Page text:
4) I would tell her to listen to him more. He was so much wiser than me from the start. He used to tell me that I didn't love him, that I loved love, and that my idea of love was somehow too intense, too fairy-tale like. I would tell him he was too cynical. But he was right: I was holding on to an idea of what love is supposed to be or feel like that is just not bearable in the long run, and the distance made it possible to keep up to my own extreme expectations because it was 3 days a month, but now it just feels like I'm torturing myself. So I would tell to my teenage self that she found someone special and that if she actually spent more time appreciating him and his mind instead of the idea of him and the idea of undying love, she would put a stronger and healthier base to her relationship. Now I will need to revisit completely my values, and see if my love for him holds on... I am terrified
 
Bizzarebitrary

Bizzarebitrary

Well-known member
Joined
Dec 17, 2018
Messages
342
Location
California, US
#6
Hi @Narsil I read your words and can understand now why you're so anxious. You're very expressive, have got some keen insights and perhaps some of that is from the good work you're doing in therapy.

The triggers thought to be causing your anxiety, they seem sensible to me but my perspective doesn't benefit from actual feelings. Can you trace the anxiety to these roots, does it feel right?

I think I understand what you mean about the romance, the intoxicating feelings. Maybe you projected some things on to him but now you're rubbing your eyes and trying to see clearly who he is and most importantly how you feel about him. I think playing "name that emotion" when you're around him is really going to help you to clarify that.

You have a solid plan for how to move forward, it is going to take some time during which you'll be in some distress. I think that is how we can best support you, by helping you be patient with yourself. Also by leaving you with some affirmations, just in case you get tempted to turn yourself into a punching bag.

1. Great doubt, great awakening. Little doubt, little awakening. No doubt, no awakening.

2. Living a full life means taking some risks and betting on love is probably one of the most human, most life-affirming gambles one can make.

3. Nothing you've done is irreversible, irreconcilable or has left you only with one option.

4. Live in your own drama and feel more than just the big emotions, excavate the smaller ones too. Maybe there is amazement, absurd amusement, sense of adventure, the joy of learning about yourself. Maybe it's a big mess - but it's such a beautiful mess! Just a part of the wonderful story of you.

Wishing you some peace and comfort.
 
N

Narsil

Member
Joined
Feb 3, 2019
Messages
7
Location
Italy
#7
I don't know - it definitely makes sense, but in my head I'm in such a 'get out of here' state that my mind is convinced almost constantly that I just don't love him anymore and I need to leave, the relationship, the house, the job, everything. To do what? I don't know. I don't have fantasies of a bright future without him - only negative feelings.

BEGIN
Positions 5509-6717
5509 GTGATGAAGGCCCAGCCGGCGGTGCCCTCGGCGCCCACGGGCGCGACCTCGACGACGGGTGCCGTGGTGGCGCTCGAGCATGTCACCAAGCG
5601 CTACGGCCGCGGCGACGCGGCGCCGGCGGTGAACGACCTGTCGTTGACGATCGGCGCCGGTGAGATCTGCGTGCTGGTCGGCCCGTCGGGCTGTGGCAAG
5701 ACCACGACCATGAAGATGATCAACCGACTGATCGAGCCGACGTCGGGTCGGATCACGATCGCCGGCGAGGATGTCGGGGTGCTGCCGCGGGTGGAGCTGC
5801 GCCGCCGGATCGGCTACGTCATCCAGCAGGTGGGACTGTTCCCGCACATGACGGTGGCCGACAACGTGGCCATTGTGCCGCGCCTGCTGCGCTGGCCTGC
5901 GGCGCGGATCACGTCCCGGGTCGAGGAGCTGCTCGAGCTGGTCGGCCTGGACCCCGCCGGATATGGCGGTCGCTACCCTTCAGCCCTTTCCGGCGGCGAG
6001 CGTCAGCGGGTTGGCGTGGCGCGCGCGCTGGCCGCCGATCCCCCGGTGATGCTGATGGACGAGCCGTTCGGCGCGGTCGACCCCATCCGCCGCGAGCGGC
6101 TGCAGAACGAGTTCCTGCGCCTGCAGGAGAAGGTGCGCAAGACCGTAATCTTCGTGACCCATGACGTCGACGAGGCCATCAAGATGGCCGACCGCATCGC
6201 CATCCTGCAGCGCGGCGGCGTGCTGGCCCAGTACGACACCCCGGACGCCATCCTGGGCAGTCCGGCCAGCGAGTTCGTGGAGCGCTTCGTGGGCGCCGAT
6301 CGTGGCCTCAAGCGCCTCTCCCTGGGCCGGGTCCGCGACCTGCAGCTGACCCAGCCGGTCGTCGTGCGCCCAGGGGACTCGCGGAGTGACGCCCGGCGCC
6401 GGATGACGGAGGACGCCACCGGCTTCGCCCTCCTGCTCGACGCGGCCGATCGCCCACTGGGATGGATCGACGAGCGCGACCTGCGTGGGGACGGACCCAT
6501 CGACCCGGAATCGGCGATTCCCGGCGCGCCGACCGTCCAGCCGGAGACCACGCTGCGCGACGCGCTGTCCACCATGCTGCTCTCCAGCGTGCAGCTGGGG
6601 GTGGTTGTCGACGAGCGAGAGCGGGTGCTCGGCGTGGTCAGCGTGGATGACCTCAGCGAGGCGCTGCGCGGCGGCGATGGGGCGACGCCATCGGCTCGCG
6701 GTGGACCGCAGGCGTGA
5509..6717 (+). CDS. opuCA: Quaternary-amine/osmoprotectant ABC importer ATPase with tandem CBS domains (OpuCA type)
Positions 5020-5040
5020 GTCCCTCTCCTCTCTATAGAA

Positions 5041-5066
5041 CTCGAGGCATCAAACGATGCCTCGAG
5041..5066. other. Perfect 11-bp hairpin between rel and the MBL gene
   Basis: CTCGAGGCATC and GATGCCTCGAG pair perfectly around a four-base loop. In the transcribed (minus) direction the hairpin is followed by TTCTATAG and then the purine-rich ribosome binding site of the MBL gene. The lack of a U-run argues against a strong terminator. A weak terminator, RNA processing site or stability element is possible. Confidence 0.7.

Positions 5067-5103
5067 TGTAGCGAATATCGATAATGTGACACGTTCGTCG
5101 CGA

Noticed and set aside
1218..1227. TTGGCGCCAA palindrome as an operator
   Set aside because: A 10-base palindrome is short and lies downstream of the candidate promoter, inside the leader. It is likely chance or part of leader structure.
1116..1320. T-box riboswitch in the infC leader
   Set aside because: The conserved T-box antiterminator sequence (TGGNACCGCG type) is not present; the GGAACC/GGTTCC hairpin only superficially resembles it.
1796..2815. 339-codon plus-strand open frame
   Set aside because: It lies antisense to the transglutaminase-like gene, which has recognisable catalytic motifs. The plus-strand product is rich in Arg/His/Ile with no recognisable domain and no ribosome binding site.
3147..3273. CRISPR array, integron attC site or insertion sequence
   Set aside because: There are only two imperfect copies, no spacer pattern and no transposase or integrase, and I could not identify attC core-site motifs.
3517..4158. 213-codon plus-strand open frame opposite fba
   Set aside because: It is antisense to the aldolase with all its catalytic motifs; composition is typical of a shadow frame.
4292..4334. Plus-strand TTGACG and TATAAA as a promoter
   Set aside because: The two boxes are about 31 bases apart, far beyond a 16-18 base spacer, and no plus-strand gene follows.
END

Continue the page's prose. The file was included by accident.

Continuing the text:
When I'm with him sometimes I appreciate him so much it hurts me because damn why can't I just enjoy his company. He's so smart and sensitive and peaceful. We have fun together, and sometimes I am able to completely relax and forget about it all. But then something snaps in my brain and I go back to the distructive pattern. I try to name my emotions but every time I think 'oh I do love him, I do enjoy time with him' my brain freezes. Every time I have an instinct towards tenderness, something in me switches off and I feel panicky. It's been really hard to keep going and not surrender to it.
 
Bizzarebitrary

Bizzarebitrary

Well-known member
Joined
Dec 17, 2018
Messages
342
Location
California, US
#8
'get out of here' state
That sounds like an amygdala state - the part of our brain that controls fight/fight/freeze. It operates faster than the cognitive portions which govern reason and thoughtfulness, which is why we can react before we can think and comprehend a situation. The amygdala is meant to protect us from imminent danger and if it is, I wonder what it's trying to protect you from.

I don't have fantasies of a bright future without him - only negative feelings
What if we were to view this from two separate perspectives instead of one and consider the teenage you and the young woman you've grown into as autonomous people, each with her own needs, wants and desires. Sounds weird maybe but there's a point to it.

Call it a thought experiment. If you're able to meditate, you might try to rest your mind and just observe what notions bubble up from below.
As you hold teenage you and then adult you in mind, make a mental note of what each of these persons seem to be demanding, does it seem to you that the lists are in conflict? And finally consider what your partner seems to be requiring or requesting of you, does that list seem in conflict with the others?

The idea is to suss out a few things. It seemed to me you once suggested that your distress was at least partly due to a realization that this relationship is not as you dreamed it would be and perhaps the fantasy was far better than the reality. But you're also not the same woman you were in the days when you enjoyed the long distance relationship and as we grow, our needs change. When that happens, we need space so we can reexamine needs and wants.